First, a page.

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Wednesday, October 28, 2015

Chard Soup with Cumin, Cilantro, and Lime

In my garden one of the last vegetables still standing, and looking beautiful, is chard. Here's a way to use it, particularly nice on a cooler day.


Chard Soup with Cumin, Cilantro, and Lime

Adapted from Vegetable Literacy by Deborah Madison
Serves 4-6

8 c packed, rinsed, and trimmed chard leaves, about 1 pound without stems (let sit in colander to drain)
2-3 T olive oil
1 onion, sliced
1 small potato (about 4 oz.) scrubbed and thinly sliced
1 carrot, scrubbed and sliced
2 T tomato paste
1 1/2 teas ground cumin
1 teas ground coriander
1 c finely cut cilantro stems and leaves
1 teas salt
5 c water
1/2 c sour cream or yogurt
freshly ground pepper
grated zest and juice of 1 lime

Heat the oil in a soup pot over medium heat. Add the onion, potato, and carrot and cook, stirring occasionally, until softened but not cooked completely. Stir in the tomato paste, cumin, and coriander smashing them into the vegetables. Allow to cook for a minute to bloom the spices. Stir in the cilantro and lay the still wet chard leaves on top; sprinkle the salt over the leaves. Cover the pan and allow the leaves to cook down substantially before adding 5 c water. Bring to a boil and then lower the heat to a simmer. Cover partially, and simmer until the potato has softened completely and the chard is soft.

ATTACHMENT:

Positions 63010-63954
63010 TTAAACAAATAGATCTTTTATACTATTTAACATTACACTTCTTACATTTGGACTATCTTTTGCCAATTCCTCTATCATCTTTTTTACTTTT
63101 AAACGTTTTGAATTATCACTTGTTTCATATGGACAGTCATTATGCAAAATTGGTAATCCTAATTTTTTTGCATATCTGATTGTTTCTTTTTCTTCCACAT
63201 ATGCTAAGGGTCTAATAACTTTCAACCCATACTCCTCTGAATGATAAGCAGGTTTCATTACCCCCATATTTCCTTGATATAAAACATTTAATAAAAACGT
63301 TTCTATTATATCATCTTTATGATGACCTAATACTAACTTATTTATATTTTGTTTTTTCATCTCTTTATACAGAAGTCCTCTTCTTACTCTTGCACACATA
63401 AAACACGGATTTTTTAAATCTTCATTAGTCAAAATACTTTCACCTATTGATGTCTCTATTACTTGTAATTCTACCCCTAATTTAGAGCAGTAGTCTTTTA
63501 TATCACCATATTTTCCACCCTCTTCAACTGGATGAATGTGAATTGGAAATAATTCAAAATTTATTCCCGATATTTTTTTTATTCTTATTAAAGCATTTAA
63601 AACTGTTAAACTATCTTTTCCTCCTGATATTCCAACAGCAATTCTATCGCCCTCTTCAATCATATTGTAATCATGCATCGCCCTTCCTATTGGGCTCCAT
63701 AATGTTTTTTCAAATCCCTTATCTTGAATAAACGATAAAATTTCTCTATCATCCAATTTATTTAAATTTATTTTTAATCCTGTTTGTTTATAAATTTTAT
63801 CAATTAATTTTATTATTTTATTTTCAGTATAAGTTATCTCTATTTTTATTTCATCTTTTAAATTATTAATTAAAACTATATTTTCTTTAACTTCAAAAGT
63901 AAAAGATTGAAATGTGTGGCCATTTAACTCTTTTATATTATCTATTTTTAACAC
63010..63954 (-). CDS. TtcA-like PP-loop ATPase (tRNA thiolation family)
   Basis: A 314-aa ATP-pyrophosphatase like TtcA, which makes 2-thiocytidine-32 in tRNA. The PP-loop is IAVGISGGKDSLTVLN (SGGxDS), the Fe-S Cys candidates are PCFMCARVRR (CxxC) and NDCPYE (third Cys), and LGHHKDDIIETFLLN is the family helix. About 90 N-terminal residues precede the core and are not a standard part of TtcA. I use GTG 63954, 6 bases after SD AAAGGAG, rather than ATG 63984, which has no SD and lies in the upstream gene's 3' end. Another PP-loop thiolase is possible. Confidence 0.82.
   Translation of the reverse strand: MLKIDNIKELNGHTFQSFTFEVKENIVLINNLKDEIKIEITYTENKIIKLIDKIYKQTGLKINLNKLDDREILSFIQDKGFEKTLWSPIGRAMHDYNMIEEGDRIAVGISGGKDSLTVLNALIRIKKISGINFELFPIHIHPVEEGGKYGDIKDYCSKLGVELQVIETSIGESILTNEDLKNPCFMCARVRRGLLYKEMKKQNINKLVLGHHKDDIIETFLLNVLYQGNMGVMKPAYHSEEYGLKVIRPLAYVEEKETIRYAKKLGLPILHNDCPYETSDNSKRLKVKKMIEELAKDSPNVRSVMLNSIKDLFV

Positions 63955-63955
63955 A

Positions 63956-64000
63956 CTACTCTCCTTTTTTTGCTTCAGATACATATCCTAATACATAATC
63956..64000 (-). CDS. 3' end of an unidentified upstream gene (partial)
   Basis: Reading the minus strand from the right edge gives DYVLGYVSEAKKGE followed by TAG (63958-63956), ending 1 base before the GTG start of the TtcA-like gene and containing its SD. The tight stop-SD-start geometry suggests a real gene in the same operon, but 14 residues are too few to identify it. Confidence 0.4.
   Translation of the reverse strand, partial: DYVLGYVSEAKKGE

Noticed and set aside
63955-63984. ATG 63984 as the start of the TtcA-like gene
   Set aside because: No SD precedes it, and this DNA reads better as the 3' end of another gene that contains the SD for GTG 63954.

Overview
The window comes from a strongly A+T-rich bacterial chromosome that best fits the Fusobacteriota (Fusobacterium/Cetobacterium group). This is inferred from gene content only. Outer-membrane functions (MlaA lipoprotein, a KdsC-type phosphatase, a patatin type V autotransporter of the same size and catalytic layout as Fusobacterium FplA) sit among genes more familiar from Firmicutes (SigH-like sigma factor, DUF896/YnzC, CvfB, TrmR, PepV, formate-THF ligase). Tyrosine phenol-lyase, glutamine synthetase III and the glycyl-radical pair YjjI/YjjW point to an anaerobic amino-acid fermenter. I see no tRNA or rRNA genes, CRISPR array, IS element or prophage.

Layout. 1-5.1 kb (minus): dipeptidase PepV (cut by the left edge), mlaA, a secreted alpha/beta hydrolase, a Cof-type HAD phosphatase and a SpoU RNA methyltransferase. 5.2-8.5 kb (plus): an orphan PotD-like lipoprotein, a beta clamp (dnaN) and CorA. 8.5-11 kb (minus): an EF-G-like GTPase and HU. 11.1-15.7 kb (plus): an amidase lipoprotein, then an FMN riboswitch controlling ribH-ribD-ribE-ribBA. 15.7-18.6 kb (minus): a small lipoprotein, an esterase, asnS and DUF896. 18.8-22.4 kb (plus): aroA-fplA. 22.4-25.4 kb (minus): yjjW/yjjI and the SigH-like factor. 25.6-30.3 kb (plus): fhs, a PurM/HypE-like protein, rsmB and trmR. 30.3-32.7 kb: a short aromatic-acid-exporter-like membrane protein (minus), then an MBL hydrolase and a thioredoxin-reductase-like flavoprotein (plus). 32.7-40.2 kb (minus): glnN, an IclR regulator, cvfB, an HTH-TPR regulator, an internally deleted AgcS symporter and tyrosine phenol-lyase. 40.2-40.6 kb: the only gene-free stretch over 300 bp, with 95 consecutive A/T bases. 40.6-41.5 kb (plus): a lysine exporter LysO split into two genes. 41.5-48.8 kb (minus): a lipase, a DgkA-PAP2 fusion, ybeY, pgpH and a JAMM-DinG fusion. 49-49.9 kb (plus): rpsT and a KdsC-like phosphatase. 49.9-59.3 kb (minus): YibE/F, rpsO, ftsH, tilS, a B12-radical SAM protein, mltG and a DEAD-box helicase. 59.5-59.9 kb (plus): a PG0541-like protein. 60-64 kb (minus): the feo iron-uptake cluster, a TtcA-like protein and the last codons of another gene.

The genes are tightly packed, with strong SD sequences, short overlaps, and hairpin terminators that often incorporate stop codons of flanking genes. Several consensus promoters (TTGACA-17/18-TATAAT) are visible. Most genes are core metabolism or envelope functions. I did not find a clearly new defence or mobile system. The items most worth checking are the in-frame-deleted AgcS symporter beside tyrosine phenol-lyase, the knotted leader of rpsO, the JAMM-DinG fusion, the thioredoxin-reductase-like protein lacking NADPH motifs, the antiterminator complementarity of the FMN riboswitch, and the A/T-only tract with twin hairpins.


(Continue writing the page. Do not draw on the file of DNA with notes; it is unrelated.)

Cool slightly, then add the sour cream and puree in a blender until smooth. (You may have to do this in batches.) Or try a good stick blender (mine didn't work well). Return the soup to the pot over gentle heat. Taste for salt, season with pepper, and stir in the lime zest and juice. Ladle into bowls, top with a dollop of sour cream or yogurt, and serve.

You can add texture to this soup by serving with fresh herbs (more cilantro or chives, especially), croutons, crisply toasted  and buttered bread crumbs, cooked rice, or toasted thin strips of tortillas.

This soup may be cooked with other tender greens such as sorrel, wild nettles, lovage leaves, lamb's quarters, or others in the goosefoot family. Combinations would work, too.

Note: The first time I made this, I left out the tomato paste because I was serving it to someone with a tomato intolerance; it tasted just fine.

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